5. Pollution, prevention and control
6. Protection and restoration of biodiversity and ecosystems
7. Use of energy
8. Use of raw materials (in particular scarce natural resources)
9. Use of chemicals
10. Use of ozone depleting substances or persistent organic pollutants
11. Handling, transportation and waste management of hazardous substances
12. Surface water emissions
13. Soil and groundwater emissions
14. Noise emissions and light emissions
15. Odour emissions
16. Animal welfare
17. Wastewater management
18. Solid waste management
19. Food waste management
20. Use and diffusion of environmentally-friendly technologies
16 Economic Areas
The OECD Guidelines for Multinational Enterprises (OECD-GME), principle 10 of the UN Global Compact and the UN Convention against Corruption provide businesses around the world with the areas relevant to economic sustainability. All companies - no matter their size and location - need to have in place a management system in order to respect these 16 economic areas. The attached contains an overview of these areas, all of which businesses must consider in the course of their economic due diligence process.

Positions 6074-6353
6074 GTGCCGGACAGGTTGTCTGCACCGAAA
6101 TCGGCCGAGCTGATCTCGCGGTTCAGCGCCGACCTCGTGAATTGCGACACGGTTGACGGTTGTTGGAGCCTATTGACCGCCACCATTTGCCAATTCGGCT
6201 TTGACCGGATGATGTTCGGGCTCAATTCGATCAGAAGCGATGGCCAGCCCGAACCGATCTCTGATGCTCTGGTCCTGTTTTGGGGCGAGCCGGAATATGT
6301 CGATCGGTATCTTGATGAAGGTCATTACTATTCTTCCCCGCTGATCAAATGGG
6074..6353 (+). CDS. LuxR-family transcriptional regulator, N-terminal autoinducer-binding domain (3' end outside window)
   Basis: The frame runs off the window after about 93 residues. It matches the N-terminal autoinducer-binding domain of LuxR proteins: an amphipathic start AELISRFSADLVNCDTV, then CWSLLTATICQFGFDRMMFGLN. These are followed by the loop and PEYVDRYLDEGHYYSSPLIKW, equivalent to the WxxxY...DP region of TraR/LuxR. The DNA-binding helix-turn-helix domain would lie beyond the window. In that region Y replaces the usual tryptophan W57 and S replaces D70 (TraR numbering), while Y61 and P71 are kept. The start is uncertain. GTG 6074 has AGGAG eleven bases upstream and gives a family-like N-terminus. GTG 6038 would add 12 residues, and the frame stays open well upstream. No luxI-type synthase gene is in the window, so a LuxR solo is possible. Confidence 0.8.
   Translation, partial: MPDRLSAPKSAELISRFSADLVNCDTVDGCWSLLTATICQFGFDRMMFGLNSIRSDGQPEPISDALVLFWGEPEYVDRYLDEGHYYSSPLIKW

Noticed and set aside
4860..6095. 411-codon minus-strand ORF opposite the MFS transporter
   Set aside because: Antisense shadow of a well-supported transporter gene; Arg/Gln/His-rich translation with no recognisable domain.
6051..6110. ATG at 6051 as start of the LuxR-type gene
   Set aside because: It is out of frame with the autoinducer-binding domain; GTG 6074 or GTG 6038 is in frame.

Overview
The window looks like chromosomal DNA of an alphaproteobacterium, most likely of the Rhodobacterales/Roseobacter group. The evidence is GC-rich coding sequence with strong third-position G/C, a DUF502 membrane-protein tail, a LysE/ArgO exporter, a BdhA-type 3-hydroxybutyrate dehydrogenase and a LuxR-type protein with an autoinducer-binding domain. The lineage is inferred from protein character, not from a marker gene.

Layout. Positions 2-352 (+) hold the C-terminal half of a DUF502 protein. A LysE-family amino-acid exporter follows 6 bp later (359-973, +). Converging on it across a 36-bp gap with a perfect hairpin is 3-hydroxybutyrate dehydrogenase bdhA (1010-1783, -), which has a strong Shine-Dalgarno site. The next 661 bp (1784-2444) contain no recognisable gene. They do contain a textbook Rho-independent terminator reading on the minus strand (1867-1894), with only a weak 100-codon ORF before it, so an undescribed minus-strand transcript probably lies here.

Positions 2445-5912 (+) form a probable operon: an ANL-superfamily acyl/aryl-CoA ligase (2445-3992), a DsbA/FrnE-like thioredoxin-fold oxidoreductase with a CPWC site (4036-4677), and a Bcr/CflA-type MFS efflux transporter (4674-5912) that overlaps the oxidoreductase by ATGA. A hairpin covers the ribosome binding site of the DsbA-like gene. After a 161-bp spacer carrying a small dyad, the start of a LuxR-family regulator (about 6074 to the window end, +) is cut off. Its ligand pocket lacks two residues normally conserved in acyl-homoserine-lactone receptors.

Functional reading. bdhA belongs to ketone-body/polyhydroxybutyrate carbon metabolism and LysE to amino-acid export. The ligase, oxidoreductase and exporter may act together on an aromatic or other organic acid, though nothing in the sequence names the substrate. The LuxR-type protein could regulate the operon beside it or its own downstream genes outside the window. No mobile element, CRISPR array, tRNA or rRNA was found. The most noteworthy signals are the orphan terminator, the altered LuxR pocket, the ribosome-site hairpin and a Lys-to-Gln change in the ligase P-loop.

1. Accurate books and records, including data on income from past five years.
2. Bribes to or corruption of public officials (including both ‘active’ and ‘passive’ corruption, also called ‘extortion’ or ‘solicitation’).
3. Bribes to or corruption of private counterparts (including both ‘active’ and ‘passive’ corruption, also called ‘extortion’ or ‘solicitation’).
4. Trading in influence in relation to business partners, government officials or employees.
5. Bribes, corruption or trading in influence through the use of intermediaries.
6. Use of facilitation payments unless you are subject to threats or other coercion.
7. Political contributions, charitable donations and sponsorships in expectation of undue advantages.
8. Offering or accepting gifts beyond stated value (approvals).
9. Permitting or participating in money laundering.
10. Hiring government employees whose jobs create conflict of interest with former job duties of such employees.
11. Abstain from cronyism and nepotism.
12. Clearly define job duties based on skills, qualifications and experience.
13. Extortion or blackmail.
14. Fraud or embezzlement.
15. Anti-trust and -competition.
16. Tax evasion.